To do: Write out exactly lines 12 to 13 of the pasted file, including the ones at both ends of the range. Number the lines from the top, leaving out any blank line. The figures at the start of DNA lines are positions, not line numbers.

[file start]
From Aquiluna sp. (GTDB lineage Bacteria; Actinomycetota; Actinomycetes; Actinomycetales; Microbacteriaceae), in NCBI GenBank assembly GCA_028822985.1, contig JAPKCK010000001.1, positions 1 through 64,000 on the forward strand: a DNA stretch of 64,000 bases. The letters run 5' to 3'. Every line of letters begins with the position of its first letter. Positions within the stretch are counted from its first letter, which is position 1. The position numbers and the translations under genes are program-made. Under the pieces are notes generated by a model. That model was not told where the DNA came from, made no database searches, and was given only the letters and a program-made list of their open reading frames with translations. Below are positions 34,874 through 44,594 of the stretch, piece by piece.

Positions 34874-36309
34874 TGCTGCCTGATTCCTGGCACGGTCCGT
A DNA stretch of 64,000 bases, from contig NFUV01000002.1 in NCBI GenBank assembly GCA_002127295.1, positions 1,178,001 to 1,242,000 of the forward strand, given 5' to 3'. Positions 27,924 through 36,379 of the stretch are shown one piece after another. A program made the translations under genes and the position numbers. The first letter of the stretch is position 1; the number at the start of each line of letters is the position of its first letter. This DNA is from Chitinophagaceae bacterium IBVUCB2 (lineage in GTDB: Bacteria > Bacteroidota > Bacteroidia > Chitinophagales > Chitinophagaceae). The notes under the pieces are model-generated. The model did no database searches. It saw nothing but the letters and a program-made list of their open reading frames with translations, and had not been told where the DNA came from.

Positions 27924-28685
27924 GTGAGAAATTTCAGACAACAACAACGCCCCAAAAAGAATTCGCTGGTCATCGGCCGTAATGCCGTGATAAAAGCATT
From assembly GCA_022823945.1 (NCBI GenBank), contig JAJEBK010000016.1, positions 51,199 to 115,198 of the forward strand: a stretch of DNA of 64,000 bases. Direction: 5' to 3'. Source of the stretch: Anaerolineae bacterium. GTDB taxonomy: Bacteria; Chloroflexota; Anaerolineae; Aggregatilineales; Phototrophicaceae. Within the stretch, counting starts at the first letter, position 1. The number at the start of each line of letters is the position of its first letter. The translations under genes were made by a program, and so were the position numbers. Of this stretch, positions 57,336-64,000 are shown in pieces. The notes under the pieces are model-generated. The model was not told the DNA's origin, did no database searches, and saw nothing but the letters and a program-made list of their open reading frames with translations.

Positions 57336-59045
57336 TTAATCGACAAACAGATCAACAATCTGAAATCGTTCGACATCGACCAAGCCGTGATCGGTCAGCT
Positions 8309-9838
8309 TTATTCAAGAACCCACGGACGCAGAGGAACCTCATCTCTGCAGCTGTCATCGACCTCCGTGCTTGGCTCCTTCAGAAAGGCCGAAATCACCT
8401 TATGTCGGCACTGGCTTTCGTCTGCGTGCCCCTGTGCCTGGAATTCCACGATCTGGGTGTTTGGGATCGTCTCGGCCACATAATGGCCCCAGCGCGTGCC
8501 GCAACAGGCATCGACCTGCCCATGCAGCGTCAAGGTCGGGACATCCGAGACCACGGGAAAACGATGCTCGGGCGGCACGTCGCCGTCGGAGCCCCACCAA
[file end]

8401 TATGTCGGCACTGGCTTTCGTCTGCGTGCCCCTGTGCCTGGAATTCCACGATCTGGGTGTTTGGGATCGTCTCGGCCACATAATGGCCCCAGCGCGTGCC
8501 GCAACAGGCATCGACCTGCCCATGCAGCGTCAAGGTCGGGACATCCGAGACCACGGGAAAACGATGCTCGGGCGGCACGTCGCCGTCGGAGCCCCACCAA